Legislative Council

LC Paper No. CB(1)1591/98-99
(These minutes have been
seen by the Administration)

Ref : CB1/PL/FA/1

Legislative Council
Panel on Financial Affairs

Minutes of meeting held on Thursday, 7 January 1999, at 10:45 am in the Chamber of the Legislative Council Building

Members present :

Hon Ambrose LAU Hon-chuen, JP (Chairman)
Hon Eric LI Ka-cheung, JP (Deputy Chairman)
Hon Kenneth TING Woo-shou, JP
Hon James TIEN Pei-chun, JP
Hon David CHU Yu-lin
Hon Cyd HO Sau-lan
Hon Albert HO Chun-yan
Dr Hon David LI Kwok-po, JP
Hon NG Leung-sing
Hon Ronald ARCULLI, JP
Hon CHEUNG Man-kwong
Hon Ambrose CHEUNG Wing-sum, JP
Hon HUI Cheung-ching
Hon Bernard CHAN
Hon SIN Chung-kai
Dr Hon Philip WONG Yu-hong
Hon Jasper TSANG Yok-sing, JP
Hon FUNG Chi-kin

Member attending :

Hon Martin LEE Chu-ming, SC, JP

Members absent :

Hon Margaret NG
Hon James TO Kun-sun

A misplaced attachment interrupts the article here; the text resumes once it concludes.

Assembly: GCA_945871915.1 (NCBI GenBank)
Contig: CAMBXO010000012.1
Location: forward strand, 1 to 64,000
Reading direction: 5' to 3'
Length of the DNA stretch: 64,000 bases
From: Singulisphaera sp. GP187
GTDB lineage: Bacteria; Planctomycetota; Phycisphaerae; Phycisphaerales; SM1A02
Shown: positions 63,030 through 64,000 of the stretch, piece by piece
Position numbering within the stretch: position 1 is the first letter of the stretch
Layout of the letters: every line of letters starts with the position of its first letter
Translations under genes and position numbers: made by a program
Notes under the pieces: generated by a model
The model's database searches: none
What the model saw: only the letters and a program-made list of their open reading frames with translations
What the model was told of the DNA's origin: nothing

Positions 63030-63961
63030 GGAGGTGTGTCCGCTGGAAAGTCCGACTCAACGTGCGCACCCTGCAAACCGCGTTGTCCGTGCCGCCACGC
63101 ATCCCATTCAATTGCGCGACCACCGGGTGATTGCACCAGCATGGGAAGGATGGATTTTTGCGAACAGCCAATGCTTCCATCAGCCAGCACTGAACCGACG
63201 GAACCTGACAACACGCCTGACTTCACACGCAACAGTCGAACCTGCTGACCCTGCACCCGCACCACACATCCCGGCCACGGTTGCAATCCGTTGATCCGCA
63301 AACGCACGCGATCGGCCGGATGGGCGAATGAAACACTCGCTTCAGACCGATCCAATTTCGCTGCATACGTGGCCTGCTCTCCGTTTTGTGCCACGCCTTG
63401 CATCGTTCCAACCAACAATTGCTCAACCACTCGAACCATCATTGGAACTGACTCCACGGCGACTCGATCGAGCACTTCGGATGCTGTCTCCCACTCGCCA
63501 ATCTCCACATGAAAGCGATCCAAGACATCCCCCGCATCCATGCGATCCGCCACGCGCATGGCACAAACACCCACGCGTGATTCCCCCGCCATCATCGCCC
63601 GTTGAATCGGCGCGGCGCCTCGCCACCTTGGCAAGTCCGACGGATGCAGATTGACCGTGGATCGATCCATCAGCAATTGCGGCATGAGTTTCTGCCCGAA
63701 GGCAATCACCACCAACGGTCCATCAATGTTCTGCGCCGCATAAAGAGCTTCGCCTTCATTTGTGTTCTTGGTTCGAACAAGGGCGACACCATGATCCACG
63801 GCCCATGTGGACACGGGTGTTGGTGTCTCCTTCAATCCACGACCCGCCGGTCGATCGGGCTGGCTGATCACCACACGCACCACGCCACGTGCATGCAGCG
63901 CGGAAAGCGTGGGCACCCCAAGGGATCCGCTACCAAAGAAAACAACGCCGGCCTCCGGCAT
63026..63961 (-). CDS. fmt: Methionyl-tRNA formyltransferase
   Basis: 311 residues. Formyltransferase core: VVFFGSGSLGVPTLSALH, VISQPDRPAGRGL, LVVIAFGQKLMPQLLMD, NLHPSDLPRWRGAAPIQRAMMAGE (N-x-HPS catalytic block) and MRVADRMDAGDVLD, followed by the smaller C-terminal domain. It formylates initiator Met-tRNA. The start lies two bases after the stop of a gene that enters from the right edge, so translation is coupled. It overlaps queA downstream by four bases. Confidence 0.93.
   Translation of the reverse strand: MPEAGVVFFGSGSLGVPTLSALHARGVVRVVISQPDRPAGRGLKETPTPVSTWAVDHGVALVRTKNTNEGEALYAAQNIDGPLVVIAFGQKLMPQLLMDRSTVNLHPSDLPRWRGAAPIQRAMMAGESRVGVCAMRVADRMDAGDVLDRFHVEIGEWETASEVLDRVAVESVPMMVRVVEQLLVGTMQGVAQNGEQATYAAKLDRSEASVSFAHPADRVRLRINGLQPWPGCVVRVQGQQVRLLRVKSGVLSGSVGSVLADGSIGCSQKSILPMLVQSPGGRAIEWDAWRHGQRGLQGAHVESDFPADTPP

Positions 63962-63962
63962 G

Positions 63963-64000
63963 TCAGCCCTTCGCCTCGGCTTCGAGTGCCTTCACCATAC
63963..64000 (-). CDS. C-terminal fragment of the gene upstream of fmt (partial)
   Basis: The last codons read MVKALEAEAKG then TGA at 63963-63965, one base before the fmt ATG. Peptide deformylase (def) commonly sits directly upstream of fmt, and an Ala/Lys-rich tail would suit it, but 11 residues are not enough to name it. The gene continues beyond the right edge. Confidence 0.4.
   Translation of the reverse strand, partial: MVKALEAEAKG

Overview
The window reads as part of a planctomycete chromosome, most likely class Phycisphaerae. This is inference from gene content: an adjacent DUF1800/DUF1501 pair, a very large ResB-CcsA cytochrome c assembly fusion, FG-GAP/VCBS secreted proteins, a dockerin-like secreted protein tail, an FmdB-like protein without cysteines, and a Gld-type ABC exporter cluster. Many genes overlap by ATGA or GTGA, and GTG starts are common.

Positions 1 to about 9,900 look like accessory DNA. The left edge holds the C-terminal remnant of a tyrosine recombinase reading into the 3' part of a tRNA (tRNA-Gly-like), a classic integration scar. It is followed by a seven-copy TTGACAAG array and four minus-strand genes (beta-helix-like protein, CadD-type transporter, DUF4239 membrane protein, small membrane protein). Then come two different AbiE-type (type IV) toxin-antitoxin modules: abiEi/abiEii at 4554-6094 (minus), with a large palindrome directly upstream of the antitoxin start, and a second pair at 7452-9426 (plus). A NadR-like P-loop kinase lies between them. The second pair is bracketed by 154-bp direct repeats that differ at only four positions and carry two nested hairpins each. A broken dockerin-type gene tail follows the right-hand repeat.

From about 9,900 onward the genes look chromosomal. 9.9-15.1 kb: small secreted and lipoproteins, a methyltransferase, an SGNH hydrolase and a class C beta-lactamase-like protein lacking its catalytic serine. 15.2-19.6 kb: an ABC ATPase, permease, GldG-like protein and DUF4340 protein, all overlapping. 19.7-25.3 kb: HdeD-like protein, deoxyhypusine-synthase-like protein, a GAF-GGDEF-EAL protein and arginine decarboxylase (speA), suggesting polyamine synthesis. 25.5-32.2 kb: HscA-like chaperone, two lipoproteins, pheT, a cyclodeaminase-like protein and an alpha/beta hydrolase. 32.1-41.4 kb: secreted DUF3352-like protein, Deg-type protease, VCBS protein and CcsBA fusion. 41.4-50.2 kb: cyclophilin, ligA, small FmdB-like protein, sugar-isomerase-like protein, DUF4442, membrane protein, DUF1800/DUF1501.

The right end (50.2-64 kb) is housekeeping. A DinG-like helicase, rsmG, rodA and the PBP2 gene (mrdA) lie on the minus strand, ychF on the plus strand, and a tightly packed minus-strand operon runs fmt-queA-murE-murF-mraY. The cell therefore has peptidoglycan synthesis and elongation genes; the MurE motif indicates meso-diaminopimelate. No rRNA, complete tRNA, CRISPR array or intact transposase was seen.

Hon Timothy FOK Tsun-ting, JP

Public officers attending:

Agenda items IV and V

Mrs Rebecca LAI, JP
Deputy Secretary for Financial Services

Agenda item IV

Mr Bryan P K CHAN
Principal Assistant Secretary for Financial Services
Attendance by invitation:
Agenda item IV

Mrs Laura CHA, JP
Deputy Chairman, Securities and Futures Commission

Mr Andrew Procter
Executive Director
(Intermediaries and Investment Products)
Securities and Futures Commission
Clerk in attendance :
Ms Estella CHAN
Chief Assistant Secretary (1)4
Staff in attendance :
Ms Pauline NG
Assistant Secretary General 1

Mr KAU Kin-wah
Assistant Legal Adviser 6

Ms Connie SZETO
Senior Assistant Secretary (1)1
I Confirmation of minutes and matters arising
(LC Paper No. CB(1)700/98-99)

The minutes of the meeting held on 17 September 1998 were confirmed.

II Information paper issued since last meeting
(LC Paper No. CB(1)591/98-99 - Regional Monitor, Issue No.18 (November 1998))